Auctioned info on the dark web enforces need for better protection
At Bytagig we talk a lot about the need for good password management, and nowhere is that more important with recent news of a massive info leak. Specifically, 15 billion login credentials were exposed to the dark web, meaning bad news for, well, everyone really.
What hackers do with those credentials varies, but rest assured none of it is good. Typically it ranges from credential stuffing attacks, DDoS, attempts to compromise business data, bypassing securing, and more. According to reports, it’s the result of over 100,000 data breaches whereby attackers take off with compromised info.
Into the digital dark market
Digital Shadows, a data-loss detection firm, paints a harrowing picture about the fate of data once it’s stolen.
Many are victims and each target has its information sold or auctioned to malicious parties on various dark-websites. The info stolen typically comes from different websites like social media, VPN services (that’s right), file sharing, adult, and game media. According to Digital Shadows, the compromised info is sold for an average of $15-43. Higher tier accounts, like banking info, fetch a higher price of around $70 or so.
Here’s one such image to give an example:
If you feel gross after giving the above image a look, we’re with you. Info stolen and sold like a commodity on a market, when in reality, this is someone’s entire life. Someone could get hurt and suffer because of it (a reason at Bytagig we’re so passionate about thwarting these things).
It’s not just small targets though. Hackers are willing (and very capable) of going after big names and industries. Again, as reported by Digital Shadows, some auctions go into the thousands, targeting business models in the “university, petrochemical, and cybersecurity” sectors.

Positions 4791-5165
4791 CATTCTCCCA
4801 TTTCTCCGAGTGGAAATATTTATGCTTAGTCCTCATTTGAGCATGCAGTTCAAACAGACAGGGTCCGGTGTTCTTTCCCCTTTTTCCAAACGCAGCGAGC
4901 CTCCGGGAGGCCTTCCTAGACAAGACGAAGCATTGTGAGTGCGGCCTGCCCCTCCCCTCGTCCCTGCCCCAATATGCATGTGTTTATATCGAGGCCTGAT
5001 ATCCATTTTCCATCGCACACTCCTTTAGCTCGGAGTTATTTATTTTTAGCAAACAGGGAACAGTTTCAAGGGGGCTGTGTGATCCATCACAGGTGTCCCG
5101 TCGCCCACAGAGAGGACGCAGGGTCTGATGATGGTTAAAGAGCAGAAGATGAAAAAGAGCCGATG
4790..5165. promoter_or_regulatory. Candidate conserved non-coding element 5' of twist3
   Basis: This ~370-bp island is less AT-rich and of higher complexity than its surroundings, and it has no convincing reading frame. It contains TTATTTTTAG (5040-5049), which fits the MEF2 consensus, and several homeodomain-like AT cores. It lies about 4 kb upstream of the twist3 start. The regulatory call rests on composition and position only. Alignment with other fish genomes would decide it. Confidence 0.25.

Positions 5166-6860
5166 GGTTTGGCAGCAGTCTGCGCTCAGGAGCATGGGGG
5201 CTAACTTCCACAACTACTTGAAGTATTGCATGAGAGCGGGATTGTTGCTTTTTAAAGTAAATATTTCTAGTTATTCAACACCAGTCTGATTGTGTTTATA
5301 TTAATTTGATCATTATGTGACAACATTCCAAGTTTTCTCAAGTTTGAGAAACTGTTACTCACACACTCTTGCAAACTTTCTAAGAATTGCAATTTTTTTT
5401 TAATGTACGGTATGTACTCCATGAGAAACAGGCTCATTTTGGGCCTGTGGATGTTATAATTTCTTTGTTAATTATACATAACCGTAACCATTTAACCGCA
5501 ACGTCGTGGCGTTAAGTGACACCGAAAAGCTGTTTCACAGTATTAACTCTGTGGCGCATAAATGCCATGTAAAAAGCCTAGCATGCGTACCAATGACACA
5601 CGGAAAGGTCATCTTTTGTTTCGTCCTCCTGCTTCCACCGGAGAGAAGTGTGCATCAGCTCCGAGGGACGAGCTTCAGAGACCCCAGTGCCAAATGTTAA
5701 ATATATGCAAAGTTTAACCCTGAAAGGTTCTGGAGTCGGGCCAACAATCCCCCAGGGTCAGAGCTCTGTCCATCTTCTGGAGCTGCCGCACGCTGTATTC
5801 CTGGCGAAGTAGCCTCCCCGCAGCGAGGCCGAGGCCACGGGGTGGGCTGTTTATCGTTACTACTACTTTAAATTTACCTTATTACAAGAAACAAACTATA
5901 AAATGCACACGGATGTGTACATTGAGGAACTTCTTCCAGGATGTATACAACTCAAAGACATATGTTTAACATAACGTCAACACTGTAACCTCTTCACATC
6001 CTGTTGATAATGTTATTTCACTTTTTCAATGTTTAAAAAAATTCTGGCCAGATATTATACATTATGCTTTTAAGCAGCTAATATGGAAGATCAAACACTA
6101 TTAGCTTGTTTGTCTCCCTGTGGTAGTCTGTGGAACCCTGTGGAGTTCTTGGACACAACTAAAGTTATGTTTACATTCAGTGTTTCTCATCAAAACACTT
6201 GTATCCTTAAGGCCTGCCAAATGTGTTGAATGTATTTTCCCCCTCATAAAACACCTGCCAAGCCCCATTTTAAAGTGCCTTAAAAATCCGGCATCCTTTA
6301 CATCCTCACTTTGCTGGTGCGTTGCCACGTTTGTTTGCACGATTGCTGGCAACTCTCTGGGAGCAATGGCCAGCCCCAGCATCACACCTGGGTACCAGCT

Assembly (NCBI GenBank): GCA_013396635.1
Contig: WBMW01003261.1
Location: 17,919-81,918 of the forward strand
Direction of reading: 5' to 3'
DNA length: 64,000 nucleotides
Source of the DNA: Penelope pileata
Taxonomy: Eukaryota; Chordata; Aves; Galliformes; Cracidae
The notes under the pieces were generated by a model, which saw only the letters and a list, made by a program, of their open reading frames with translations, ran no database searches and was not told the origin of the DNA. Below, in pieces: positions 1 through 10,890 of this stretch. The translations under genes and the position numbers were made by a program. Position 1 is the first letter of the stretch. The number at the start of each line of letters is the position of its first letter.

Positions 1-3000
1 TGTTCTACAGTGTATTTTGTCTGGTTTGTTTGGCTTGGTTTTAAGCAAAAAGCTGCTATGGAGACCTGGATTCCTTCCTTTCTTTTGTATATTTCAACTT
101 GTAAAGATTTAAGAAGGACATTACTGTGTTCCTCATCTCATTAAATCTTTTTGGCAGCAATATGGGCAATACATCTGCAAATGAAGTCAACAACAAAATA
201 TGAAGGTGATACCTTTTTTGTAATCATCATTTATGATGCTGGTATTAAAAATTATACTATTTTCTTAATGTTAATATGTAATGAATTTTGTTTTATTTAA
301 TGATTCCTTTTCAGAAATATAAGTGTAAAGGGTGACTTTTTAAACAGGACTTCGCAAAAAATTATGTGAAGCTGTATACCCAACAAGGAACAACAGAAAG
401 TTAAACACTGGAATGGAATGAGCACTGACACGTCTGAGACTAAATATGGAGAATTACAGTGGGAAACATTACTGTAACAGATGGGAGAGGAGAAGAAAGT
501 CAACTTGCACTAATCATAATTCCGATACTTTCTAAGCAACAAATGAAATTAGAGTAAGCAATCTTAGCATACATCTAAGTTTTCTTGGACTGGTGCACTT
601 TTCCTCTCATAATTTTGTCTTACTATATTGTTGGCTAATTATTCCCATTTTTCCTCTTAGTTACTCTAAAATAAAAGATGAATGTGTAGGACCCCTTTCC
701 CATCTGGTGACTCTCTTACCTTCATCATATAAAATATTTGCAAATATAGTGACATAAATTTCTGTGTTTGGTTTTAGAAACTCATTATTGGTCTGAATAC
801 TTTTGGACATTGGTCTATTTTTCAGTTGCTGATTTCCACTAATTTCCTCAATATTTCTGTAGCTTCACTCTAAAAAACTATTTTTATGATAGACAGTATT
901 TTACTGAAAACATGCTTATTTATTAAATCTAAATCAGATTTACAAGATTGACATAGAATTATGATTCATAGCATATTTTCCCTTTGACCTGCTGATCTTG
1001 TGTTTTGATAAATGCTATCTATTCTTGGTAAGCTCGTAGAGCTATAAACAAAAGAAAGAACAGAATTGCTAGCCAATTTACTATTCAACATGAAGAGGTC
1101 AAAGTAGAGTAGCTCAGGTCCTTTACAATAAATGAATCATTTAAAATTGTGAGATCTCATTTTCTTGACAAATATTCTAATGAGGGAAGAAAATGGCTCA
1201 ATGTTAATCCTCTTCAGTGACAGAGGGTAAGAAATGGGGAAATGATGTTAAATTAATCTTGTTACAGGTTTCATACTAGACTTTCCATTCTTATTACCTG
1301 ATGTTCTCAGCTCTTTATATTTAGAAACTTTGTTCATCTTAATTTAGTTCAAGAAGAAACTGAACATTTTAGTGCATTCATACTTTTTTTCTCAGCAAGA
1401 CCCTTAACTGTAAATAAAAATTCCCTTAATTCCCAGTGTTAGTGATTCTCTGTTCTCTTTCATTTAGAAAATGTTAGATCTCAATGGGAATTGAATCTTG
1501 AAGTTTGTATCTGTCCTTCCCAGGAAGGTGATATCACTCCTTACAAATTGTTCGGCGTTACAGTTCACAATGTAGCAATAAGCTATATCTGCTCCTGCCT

How does it happen?
Primarily, hackers and malicious third parties steal credentials with “account takeover tools.” The goal, as you can see, is to make money, accomplished through a variety of methods, such as:
- Account rentals (gaining access to an account for a brief period)
- Credential stuffing attacks
- Artificial identity creation
- Account defrauding
It isn’t a free for all, though. Even if hackers gain access to the sold info, there are still safeguards in place to stop them. For example, fingerprint ID and two-factor authentication are a handful of ways that prevent access to accounts. Additionally, flags and alerts typically trigger if an account is accessed from an unfamiliar location (you know, like another part of the world).
However, it wouldn’t be a threat if hackers didn’t have workarounds. Some hacked credentials have stolen data to accompany the compromised info as to avoid triggering alerts (like timezone data and cookies). Advanced tools are also available to hackers with provide a dangerous arsenal of cloak-and-dagger techniques. Some tools, like Sentry MBA, can allow for millions of bypass attempts for stealing user data.
What can be done?
Isn’t that the question? While there are diverse steps to take for thwarting hacker attacks, the tried and true method is a combination of 2FA and MFA (two-factor and multi-factor authentication).
Two-factor authentication requires a second login or passphrase when signing into an account, whereas multi-factor authentication requires this but with the addition of an authenticating device. The reason it thwarts the above attacks we’ve listed is because hackers won’t have access to multiple devices (or shouldn’t, we hope).